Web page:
Mr. Lazar plays Robert with a laid-back manner and solid inner strength that draws Francesca to him. As he did so passionately as Fabrizzio in The Light in the Piazza, and as Carl Magnus in A Little Night Music, Mr. Lazar wins us over with his soaring tenor voice and straight forward sincerity. I hope he will get more opportunity in the future to tap into his lighter side as well, and show more of his great personal charm. If you want a taste of that, watch him singing “Oh, What a Beautiful Mornin’ “ to a group of adoring older folks in a Jewish senior center, in a clip now on YouTube.

Photo’s by Mark Krajnak

Together, Mr. Lazar and Ms. Baldwin have a blazing chemistry on stage that makes us long for them to be together. This, unfortunately, also highlights the big weakness in the construction of this show. If this show is so great, why wasn’t it a commercial success?

Musicals are like football games, where you root for your team, the protagonists, to win. When they don’t get what they are after, it’s hard to cheer. Ms. Norman was slavishly loyal to the plot of the book, in which (spoiler alert!) Francesca chooses to stay in her loveless marriage for the sake of the family. Even when her husband dies, she doesn’t reach out to Robert, which she certainly could have done. Then Robert dies, and all she has left is a memory. This, to me, is nothing to cheer about.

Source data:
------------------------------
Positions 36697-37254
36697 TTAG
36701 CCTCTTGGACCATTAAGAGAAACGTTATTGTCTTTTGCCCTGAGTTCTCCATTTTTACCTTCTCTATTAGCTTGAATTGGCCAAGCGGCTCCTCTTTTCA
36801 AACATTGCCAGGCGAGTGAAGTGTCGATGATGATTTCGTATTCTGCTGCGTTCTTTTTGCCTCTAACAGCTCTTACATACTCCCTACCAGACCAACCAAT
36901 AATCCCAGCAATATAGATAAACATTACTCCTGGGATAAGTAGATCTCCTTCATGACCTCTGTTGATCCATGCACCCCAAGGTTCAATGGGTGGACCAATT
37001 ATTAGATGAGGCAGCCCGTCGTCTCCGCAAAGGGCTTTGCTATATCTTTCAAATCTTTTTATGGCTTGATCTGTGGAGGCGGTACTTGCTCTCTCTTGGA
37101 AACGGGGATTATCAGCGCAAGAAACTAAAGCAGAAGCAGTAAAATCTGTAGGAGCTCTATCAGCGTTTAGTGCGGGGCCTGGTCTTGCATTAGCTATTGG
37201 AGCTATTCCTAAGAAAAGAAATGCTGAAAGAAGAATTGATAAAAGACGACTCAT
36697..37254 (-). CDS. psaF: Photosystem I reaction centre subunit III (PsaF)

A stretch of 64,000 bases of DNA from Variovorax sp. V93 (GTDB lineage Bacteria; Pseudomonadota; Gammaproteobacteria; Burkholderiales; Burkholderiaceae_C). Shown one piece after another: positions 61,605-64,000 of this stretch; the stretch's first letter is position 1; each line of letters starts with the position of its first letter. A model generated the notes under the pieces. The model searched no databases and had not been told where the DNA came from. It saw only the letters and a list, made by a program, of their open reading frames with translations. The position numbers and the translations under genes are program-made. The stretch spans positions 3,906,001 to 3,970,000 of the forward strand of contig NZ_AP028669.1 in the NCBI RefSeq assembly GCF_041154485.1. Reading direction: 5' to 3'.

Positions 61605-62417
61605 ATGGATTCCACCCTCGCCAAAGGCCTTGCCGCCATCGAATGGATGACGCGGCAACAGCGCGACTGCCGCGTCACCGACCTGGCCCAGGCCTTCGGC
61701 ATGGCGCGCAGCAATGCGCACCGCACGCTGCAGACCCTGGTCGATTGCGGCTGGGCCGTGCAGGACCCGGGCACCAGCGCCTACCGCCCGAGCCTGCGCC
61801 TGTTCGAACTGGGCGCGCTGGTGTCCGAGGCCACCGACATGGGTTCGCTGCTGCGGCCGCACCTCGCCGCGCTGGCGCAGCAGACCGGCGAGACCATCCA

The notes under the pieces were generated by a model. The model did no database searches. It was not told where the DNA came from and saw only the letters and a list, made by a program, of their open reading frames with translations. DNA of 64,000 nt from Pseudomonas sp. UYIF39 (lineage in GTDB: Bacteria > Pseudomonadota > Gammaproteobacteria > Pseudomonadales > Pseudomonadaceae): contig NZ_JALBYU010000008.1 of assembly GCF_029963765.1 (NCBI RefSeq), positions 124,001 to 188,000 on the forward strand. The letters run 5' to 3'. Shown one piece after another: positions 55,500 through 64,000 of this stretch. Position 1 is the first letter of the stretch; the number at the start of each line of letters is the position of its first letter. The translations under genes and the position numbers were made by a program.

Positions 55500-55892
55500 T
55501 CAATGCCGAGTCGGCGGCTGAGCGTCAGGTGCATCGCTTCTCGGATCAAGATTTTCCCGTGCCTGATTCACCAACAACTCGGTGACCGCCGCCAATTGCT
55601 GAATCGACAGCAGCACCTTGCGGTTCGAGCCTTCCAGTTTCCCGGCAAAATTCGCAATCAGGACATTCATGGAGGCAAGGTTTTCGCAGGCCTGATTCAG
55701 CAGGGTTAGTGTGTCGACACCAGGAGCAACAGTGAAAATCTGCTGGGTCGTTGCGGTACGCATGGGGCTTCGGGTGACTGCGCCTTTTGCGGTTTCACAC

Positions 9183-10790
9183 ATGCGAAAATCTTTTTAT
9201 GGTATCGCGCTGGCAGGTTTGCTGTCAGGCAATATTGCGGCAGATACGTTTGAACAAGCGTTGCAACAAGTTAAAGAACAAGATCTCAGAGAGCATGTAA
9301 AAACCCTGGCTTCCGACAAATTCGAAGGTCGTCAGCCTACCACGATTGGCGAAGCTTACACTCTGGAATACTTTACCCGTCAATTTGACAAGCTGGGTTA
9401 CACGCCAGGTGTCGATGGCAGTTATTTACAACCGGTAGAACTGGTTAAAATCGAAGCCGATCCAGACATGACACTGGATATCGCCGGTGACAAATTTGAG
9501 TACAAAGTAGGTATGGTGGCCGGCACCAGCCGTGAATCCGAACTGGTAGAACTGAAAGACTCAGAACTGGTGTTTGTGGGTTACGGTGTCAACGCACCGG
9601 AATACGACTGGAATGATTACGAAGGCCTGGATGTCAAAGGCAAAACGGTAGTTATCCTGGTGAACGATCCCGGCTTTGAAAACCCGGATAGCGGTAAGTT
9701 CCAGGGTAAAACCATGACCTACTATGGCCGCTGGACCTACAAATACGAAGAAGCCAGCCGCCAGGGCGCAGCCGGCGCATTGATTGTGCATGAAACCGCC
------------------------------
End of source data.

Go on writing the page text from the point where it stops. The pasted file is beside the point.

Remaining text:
When Alan Jay Lerner rewrote the ending to Pygmalion, and let Eliza return to Higgins in My Fair Lady, he declared that he did so because he thought Shaw was wrong.  There’s no law against changing your source material if it serves your adaptation. If the writing team had let Robert and Francesca reunite on the bridge for a second chance at love again later in their lives, and finally find happiness together, I think this show might have been a more popular piece, too.

Nicki Yarnell as Francesca’s nosy neighbor, Marge, and her long suffering husband, Charley, nicely played and sung by Mark Megill, are just cardboard comic relief, watching with actual binoculars from the sidelines. A song between Marge and Francesca about the sacrifices of marriage would have done a lot to give purpose to Marge’s role, and set up Francesca’s decision to stay.  But, alas, it isn’t here.